What this tells us is that everything up to the person number does not yet count! That means the beginning stack of characters in the iDOC (E2P0105002 290000010001154618700004801002602) for this infotype can basically be ignored. When you are trying to define a new Infotype or the like, you need to remember this. The first 63 or so characters do not count. Be careful, as there are at least two variants of that number, so look at a sample and count for yourself.

OK, so now the iDOC we care about looks like the following shorter lines:

1234567801050001  999912312004010100020071207USRNAME           0001USRNAME
1234567801050010  999912312007010100020070926USRNAME           0010               USERNAME@ACME.COM 

So we know that the Person Number starts at index 0, and runs 8 characters. That makes it 12345678.

Great – drop that snippet and we get a simpler doc:

01050001  999912312004010100020071207USRNAME           0001USRNAME
01050010  999912312007010100020070926USRNAME           0010               USERNAME@ACME.COM 

Next on the list is INFTY (P0105:INFTY:8:4), Infotype, starting at position 8, for 4 characters long. We sort of already knew it was 0105. Then we get SUBTY (P0105:SUBTY:12:4), Subtype, starting at position 12 and running for 4 chars. This is good, as we need to know the infotype and subtype for our Schema map declaration.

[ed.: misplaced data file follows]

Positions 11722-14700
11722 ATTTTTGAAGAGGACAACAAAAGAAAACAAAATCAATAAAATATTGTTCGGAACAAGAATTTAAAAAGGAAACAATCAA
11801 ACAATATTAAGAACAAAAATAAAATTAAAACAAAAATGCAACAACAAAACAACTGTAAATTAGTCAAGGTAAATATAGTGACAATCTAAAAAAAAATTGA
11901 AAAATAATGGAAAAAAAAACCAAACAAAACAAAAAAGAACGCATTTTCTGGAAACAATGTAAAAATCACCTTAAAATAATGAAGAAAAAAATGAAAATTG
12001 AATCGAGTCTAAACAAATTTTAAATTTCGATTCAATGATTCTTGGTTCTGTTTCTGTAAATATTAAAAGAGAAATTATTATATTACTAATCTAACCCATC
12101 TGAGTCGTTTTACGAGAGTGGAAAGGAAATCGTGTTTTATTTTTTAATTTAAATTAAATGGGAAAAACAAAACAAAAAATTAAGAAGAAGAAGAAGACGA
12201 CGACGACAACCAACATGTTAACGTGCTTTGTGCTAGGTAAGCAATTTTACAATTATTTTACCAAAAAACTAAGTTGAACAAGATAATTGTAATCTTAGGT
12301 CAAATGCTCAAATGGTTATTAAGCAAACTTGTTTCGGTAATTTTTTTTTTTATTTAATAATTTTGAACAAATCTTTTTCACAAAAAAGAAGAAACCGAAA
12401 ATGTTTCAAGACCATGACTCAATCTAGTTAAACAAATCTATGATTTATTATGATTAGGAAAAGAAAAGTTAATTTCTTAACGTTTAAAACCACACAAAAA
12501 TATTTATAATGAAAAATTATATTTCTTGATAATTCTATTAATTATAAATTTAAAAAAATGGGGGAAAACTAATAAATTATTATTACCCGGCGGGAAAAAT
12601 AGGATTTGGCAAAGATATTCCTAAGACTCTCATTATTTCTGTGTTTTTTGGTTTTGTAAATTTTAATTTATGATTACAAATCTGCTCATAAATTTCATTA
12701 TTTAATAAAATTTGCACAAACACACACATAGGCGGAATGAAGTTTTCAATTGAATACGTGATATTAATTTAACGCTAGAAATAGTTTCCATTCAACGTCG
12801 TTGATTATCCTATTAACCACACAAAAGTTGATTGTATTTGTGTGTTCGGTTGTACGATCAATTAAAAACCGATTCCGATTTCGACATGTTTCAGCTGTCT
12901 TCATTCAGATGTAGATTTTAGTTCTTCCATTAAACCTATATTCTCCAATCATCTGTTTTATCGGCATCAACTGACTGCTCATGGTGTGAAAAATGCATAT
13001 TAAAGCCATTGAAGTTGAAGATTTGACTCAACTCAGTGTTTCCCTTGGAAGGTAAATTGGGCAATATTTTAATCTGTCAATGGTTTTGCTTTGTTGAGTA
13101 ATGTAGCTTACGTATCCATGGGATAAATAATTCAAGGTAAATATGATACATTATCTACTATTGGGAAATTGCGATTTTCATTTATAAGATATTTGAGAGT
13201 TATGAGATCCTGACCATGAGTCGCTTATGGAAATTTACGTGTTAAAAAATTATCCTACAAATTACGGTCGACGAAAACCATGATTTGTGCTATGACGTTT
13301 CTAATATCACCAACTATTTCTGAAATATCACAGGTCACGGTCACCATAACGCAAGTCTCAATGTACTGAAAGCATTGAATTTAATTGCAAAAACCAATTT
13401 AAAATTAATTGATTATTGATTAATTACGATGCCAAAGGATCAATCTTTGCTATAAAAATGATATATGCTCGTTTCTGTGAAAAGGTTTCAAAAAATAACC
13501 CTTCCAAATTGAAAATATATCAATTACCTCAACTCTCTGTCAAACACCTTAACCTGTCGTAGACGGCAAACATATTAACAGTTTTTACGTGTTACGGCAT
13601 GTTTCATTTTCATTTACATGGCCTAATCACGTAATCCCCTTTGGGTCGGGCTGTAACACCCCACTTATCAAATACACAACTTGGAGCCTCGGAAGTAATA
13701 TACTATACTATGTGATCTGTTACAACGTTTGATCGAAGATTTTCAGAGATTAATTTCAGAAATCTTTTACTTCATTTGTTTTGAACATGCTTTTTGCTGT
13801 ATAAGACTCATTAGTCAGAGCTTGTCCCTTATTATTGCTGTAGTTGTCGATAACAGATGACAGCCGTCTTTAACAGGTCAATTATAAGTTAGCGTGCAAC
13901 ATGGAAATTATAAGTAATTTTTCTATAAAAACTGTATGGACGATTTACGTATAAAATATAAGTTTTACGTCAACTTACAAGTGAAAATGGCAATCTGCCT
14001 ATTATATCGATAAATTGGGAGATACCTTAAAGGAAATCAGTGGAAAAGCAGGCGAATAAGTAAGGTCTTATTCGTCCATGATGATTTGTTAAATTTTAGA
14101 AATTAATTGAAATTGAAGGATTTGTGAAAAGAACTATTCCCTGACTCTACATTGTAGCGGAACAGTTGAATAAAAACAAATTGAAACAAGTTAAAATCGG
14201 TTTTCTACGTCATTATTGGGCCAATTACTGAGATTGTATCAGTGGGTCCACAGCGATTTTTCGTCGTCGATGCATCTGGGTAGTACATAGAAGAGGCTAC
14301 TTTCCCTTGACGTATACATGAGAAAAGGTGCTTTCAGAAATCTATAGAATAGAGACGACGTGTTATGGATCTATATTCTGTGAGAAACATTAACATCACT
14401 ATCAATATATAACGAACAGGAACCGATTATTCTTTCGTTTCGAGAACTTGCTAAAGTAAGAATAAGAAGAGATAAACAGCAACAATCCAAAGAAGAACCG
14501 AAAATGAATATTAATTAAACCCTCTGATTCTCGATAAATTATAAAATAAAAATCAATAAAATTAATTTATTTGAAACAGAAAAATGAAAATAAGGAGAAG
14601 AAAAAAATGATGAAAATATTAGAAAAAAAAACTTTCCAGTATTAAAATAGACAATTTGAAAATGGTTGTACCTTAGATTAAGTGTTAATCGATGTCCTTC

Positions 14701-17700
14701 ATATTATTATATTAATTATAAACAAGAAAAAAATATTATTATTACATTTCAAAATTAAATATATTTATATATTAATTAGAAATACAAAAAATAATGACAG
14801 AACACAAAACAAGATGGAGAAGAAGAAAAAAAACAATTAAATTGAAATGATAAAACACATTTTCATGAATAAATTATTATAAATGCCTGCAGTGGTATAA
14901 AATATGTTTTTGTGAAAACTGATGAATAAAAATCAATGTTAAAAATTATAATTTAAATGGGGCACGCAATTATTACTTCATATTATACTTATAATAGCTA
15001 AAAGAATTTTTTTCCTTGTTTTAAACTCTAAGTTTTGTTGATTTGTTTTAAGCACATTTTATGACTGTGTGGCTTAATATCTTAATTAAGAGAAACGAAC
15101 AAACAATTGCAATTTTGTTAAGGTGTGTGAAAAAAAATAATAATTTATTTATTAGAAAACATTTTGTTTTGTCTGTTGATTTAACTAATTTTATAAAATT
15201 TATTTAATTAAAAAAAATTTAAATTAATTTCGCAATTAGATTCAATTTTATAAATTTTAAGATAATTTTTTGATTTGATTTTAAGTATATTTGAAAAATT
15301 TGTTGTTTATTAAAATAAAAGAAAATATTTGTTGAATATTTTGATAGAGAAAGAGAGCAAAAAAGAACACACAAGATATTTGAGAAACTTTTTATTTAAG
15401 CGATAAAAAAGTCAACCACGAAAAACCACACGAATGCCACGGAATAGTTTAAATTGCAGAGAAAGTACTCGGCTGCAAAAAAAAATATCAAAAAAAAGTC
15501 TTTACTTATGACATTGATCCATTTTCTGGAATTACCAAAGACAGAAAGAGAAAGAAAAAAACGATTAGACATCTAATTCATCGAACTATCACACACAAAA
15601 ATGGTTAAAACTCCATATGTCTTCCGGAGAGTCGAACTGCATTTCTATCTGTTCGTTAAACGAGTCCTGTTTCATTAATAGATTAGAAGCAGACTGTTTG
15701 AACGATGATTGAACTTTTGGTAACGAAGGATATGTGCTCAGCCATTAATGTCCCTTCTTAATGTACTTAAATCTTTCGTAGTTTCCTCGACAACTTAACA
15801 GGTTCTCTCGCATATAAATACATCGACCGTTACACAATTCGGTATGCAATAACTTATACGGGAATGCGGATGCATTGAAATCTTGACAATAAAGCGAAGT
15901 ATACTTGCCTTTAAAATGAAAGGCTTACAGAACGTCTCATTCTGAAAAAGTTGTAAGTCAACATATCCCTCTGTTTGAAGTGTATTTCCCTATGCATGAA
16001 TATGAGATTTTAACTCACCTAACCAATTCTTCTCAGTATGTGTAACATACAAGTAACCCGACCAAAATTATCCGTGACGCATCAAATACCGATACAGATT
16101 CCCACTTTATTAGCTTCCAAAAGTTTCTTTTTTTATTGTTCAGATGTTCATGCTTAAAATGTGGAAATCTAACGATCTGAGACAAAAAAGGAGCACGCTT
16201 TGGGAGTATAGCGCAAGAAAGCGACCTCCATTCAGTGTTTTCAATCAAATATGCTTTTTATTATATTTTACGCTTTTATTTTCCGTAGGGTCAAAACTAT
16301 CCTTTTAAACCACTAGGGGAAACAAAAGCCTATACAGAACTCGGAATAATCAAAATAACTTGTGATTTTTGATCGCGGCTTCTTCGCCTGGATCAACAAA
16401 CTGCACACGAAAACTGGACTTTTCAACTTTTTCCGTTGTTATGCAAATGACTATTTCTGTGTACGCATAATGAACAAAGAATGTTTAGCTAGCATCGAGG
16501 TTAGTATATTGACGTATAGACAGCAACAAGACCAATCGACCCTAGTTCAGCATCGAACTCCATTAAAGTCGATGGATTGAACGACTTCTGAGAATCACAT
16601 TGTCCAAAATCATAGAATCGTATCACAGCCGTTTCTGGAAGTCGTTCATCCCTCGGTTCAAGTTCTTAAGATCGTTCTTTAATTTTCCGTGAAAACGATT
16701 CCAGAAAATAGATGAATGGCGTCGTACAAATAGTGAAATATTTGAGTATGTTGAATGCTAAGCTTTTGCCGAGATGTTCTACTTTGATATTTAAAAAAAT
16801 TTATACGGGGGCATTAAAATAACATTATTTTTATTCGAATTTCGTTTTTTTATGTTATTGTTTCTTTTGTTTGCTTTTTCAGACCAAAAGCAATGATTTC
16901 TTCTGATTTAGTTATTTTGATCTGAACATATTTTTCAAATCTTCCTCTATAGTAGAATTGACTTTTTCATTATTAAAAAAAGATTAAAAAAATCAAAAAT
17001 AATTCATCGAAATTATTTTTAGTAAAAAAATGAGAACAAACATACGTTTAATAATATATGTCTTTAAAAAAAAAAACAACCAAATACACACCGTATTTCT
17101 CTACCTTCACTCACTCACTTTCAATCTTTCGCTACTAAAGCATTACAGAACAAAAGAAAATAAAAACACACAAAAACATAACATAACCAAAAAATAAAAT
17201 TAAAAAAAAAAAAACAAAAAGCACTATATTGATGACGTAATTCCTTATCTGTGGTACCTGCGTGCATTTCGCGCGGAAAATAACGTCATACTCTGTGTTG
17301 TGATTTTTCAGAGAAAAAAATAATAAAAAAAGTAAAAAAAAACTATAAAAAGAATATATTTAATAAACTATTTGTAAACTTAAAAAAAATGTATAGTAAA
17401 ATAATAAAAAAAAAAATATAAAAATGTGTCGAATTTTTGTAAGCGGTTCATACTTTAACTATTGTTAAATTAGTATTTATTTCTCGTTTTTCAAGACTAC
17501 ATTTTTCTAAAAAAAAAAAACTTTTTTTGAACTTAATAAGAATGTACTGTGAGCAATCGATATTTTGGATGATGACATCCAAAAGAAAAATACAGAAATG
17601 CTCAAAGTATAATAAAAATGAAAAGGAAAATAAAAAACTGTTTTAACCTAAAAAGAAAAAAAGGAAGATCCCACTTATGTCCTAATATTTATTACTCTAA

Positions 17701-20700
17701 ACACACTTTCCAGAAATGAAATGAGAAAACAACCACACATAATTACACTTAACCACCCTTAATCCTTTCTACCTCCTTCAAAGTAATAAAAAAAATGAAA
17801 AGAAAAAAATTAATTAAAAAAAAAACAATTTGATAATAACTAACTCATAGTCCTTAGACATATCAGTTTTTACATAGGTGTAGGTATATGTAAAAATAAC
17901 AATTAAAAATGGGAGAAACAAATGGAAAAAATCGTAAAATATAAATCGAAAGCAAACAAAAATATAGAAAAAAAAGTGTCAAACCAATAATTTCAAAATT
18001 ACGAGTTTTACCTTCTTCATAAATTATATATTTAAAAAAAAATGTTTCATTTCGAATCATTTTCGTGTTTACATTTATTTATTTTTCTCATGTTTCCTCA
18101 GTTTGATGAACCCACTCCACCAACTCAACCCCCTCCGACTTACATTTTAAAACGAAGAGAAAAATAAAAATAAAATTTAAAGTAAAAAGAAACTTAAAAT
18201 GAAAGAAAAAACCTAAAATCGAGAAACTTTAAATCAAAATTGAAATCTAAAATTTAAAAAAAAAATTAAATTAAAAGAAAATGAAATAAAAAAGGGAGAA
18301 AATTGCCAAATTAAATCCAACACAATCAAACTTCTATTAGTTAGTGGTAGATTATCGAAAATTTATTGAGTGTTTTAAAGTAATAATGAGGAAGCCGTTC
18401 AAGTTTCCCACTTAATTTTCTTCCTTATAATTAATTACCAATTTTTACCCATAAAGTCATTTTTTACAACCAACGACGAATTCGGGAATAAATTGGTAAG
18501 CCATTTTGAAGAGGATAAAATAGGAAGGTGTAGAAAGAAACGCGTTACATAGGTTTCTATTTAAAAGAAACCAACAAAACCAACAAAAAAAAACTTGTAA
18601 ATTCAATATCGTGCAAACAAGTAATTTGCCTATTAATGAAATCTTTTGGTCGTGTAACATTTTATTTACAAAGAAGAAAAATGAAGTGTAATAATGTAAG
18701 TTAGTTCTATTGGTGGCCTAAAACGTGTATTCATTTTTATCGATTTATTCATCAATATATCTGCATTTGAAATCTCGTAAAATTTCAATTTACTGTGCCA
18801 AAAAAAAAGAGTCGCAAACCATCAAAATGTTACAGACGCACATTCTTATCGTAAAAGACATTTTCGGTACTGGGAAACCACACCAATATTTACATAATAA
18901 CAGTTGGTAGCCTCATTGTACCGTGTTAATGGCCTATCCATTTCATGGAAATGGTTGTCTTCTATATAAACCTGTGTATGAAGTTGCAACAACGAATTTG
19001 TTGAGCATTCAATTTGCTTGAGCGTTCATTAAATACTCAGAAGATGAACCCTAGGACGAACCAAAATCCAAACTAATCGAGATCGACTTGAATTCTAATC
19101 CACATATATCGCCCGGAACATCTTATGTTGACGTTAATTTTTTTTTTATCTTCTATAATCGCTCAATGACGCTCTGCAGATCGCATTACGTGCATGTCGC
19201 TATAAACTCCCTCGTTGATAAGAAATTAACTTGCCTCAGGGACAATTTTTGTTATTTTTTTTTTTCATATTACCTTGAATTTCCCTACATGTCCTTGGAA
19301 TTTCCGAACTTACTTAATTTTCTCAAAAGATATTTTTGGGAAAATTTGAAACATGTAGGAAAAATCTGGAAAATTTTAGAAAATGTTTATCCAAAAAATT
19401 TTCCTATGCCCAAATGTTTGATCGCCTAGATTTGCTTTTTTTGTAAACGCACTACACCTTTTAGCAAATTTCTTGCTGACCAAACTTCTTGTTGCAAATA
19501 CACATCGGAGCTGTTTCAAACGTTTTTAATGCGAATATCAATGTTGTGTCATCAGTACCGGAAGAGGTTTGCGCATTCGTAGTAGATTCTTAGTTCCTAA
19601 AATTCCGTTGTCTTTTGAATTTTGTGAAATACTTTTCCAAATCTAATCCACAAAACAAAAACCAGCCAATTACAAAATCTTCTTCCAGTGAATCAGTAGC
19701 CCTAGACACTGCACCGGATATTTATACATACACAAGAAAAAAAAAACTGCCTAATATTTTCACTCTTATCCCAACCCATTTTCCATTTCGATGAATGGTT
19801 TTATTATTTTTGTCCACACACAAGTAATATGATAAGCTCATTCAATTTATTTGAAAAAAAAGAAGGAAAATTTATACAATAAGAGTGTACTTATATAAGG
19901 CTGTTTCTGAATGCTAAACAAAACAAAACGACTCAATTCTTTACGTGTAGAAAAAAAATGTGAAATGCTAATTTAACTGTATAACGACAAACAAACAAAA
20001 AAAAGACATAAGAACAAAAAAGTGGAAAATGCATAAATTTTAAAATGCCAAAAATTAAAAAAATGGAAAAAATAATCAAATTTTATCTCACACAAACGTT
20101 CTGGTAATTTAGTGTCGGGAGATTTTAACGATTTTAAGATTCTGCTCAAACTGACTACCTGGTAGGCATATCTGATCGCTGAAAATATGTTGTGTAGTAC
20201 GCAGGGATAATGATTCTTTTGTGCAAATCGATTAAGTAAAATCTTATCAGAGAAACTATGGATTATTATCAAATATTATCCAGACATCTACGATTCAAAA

I have no idea what the next two lines stand for and do, but they do not matter much:


Two important ones come next, the timestamps:


The Enddate and Begin date look like this, from our example:

9999123120040101 and 9999123120070101 

Those are actually a pair of 8-character date strings, but I was too lazy to run through this twice. A date of “9999 12 31” is infinity, or December 21, year 9999, whichever comes first (an end date of “never”).

Then we have the begin dates, of 20040101 and 20070101, Jan 1, 2004 and 2007, respectively.